Online festival aimed at LGBTQIA+ community.
Today SHOUT Festival announced their eleventh festival programme, which this year has evolved and is taking place entirely online. Aptly named SHOUT at Home, the festival features over thrty events and a film programme that speaks to issues relevant to the LGBTQIA+ community right now.
Funded by Arts Council England, Heritage Lottery fund and BFI FAN Film Hub Midlands and sponsored by Southside District, Browne Jacobson, and Galliard Homes, SHOUT aims to produce an inclusive and accessible festival, prioritising the health and safety of the LGBTQIA+ community.
The packed programme includes bespoke digital performances by Barry Fitzgerald and Victor Esses and a special talk with Amrou Al-Kadhi alongside spoken word, Q&A sessions, explorations of culture and identity, glitter and even a bath with a mer-man-maid.
Other highlights include the award-winning Queer House Party, Birmingham’s premier vogue house House of Bab, a takeover by Midlands-based queer experimental music collective QUE.E.F, and a performance by the incredible family inclusive Fantabulousa.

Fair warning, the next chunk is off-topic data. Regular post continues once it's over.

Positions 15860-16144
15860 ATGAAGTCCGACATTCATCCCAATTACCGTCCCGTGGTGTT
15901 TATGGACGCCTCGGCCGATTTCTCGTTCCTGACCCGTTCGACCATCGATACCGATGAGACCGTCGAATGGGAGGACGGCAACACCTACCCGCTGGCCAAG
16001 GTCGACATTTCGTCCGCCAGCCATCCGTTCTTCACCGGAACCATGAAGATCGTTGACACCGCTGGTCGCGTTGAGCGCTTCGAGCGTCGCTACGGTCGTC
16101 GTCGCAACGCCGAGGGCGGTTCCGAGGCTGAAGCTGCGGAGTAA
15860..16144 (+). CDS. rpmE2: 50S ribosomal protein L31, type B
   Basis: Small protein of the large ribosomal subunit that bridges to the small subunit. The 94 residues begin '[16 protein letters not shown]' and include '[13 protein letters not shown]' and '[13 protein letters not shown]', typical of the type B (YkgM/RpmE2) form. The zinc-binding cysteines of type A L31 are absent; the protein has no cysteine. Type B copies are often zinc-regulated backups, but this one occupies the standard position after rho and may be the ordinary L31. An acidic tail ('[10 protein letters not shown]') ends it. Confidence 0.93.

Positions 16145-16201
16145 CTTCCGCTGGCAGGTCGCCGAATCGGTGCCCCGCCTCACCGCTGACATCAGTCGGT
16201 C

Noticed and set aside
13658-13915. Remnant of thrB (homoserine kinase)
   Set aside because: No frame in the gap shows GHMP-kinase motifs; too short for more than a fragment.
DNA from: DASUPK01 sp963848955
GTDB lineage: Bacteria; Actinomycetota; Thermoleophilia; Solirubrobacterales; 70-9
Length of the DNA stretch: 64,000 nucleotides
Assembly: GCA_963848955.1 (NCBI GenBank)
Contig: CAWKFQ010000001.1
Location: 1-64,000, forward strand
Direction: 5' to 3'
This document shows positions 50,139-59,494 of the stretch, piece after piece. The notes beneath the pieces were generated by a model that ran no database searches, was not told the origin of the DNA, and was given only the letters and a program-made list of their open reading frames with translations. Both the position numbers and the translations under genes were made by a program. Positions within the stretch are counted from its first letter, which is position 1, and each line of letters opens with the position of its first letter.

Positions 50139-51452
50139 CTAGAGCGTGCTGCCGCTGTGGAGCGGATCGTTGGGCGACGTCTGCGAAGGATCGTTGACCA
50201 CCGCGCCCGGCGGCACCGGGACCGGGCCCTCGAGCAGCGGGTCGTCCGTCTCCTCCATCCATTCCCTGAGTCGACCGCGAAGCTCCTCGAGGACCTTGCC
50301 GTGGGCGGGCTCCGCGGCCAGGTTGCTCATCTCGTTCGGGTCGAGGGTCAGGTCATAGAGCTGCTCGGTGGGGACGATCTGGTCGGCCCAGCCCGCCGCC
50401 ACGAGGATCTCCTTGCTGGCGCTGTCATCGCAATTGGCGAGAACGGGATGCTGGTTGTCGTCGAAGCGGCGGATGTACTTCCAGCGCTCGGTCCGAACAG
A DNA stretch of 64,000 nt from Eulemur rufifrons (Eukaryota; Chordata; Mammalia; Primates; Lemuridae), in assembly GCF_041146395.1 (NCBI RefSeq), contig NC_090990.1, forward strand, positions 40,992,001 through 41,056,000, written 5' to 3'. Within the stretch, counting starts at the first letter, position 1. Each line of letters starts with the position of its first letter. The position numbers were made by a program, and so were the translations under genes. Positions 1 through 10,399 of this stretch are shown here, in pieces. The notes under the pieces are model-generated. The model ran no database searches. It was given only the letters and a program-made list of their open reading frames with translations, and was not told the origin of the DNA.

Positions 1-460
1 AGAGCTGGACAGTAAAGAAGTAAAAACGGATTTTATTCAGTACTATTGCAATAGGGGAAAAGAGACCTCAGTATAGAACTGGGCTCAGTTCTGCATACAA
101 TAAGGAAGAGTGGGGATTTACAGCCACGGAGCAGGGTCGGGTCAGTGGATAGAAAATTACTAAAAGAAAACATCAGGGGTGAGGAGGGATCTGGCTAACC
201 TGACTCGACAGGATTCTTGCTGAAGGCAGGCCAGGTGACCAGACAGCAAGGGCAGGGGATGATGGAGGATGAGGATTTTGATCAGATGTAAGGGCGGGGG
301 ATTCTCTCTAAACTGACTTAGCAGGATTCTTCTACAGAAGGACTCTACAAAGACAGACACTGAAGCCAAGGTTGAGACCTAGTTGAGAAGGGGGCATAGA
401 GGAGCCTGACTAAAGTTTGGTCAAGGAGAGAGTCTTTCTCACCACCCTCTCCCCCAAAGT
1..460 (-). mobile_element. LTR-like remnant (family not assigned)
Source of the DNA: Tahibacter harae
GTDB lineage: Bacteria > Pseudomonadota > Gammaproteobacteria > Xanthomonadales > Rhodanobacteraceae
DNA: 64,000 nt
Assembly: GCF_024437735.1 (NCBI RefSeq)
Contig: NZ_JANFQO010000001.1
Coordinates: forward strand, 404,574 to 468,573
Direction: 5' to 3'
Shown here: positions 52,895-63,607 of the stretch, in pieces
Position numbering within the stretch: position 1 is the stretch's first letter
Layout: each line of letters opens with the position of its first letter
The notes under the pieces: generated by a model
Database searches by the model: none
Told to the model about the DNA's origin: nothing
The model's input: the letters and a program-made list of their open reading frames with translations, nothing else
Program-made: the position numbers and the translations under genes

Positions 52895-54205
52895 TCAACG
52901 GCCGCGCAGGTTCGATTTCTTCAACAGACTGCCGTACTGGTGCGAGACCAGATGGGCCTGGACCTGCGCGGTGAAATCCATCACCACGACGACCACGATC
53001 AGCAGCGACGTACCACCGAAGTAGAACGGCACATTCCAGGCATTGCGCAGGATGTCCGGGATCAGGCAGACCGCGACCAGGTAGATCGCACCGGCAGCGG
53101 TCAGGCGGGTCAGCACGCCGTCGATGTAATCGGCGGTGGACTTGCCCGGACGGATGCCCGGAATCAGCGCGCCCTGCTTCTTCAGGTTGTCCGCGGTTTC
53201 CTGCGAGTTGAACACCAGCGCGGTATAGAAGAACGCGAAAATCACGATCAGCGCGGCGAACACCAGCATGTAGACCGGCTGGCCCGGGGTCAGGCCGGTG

This year SHOUT is working collaboratively with CineQ Queer Film Festival, bringing a new fuller film programme to the festival audiences, some of which was due to be screened when CineQ had to cancel due to COVID-19 earlier this year. The film programme boasts nine feature films and five short film programmes, with titles including one of the earliest depictions of a queer person of colour in Portrait of Jason, the Iris Prize shortlisted My God, I’m Queer, and the BFI Flare selected Pride and Protest.
The main programme is entirely free, whilst the film programme costs just £4 for access to all the films. There are also amazing zines created by Holly Revell from her project People Like Us which are available for purchase throughout the festival.
SHOUT Festival Manager Rico Johnson-Sinclair said, “This year is as much about the artists as it is about the audience. We want to inspire artists and give them the resources to reimagine performance in a digital space, so we’ve funded nine micro commissions and a new artist in residence from the region. Festivals need to evolve to reflect current times, as well attracting audiences who have previously felt excluded. Inclusive means everyone, and we’re working towards that goal.
This festival is very experimental and is our first venture into the unknown. For us and for the artists, this is a really exciting moment.”